Jessica Cejnar Andrews / Friday, Dec. 10, 2021 @ 11:42 a.m. / Emergencies, Fire

McGuire Proposes Legislation That Would Hire 1,124 New Calfire Firefighters

More than a year after the Slater Fire prompted evacuations in Gasquet, State Sen. Mike McGuire and other legislators are working on a bill that would add 1,124 firefighters to CalFire’s ranks immediately.

Joined by Republican state senators Brian Dahle and Shannon Grove during a press conference at the State Capitol in Sacramento on Friday, McGuire, who represents the North Coast, said the new legislation proposes hiring 356 full time firefighters to ensure CalFire engines are fully staffed. The legislation also proposes a mandate of 16 additional hand crews of 48 firefighters each to create defensible space and protect communities, he said.

“We also know more will need to be done, which is why we’re going to propose a modern-day staffing plan for CalFire,” McGuire said. “The legislation will mandate a staffing study that will ensure the agency and staffing infrastructure needs in this new reality are met. The completion of this study would be delivered to the Legislature and to the governor no later than 12 months after the bill was signed.”

McGuire said he plans to introduce this legislation early next year. If it is fully implemented, he said, it will cost approximately $214 million annually.

“Compare that $214 million to insured losses — between fire seasons in 2017, 2018 and 2020, it was $30 billion,” he said. “That does not include the additional two seasons since, which are billions of dollars more.”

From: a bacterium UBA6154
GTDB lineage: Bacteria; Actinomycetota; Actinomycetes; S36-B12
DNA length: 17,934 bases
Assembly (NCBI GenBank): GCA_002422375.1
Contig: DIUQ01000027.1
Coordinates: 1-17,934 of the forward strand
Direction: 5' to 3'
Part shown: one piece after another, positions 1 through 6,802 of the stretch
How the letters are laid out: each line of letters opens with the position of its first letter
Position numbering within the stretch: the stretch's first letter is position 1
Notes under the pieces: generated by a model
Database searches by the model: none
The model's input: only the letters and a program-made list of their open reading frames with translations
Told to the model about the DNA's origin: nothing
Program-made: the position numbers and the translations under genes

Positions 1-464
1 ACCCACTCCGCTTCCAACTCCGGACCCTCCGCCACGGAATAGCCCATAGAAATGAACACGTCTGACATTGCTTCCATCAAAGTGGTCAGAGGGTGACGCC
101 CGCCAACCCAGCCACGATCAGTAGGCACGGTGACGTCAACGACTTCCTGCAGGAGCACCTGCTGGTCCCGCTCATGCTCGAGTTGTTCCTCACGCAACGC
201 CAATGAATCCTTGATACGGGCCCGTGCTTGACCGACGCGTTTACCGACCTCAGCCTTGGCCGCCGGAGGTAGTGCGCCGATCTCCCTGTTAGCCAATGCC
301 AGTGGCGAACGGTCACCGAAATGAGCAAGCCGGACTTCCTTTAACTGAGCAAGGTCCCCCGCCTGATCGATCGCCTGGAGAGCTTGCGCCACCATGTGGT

McGuire, who was also joined by dozens of CalFire firefighters on Friday, said his proposed legislation comes as the agency faces a staffing shortage. CalFire firefighters work up to 40 days in a row without a day off, he said. Over the last four years, firefighters made more than 54,000 calls to state mental health hotlines, McGuire said.

During the press conference, Tim Edwards, president of Local 2881, the union that represents all CalFire firefighters, said he hoped the new legislation will “empower the governor to step up and do more.”

“We believe (this legislation) is not only going to help with the effectiveness of the initial attack, but most importantly of all, it’s going to do for the health and safety for the men and women of CalFire,” Edwards said. “And to me, as their president, that is the ultimate concern.”

Dahle, whose district was affected by the Dixie Fire this year, said the legislation would save taxpayers money since it would help CalFire get the resources it needs.

“In the ‘50s, we had five people on an engine and now we’re down, as the Senator noted, to 2.7,” Dahle said. “This isn’t something that is new. We need to get back to where we were in the 50s and take care of the resource and the people that are putting their lives and families in line of keeping us safe in California.”


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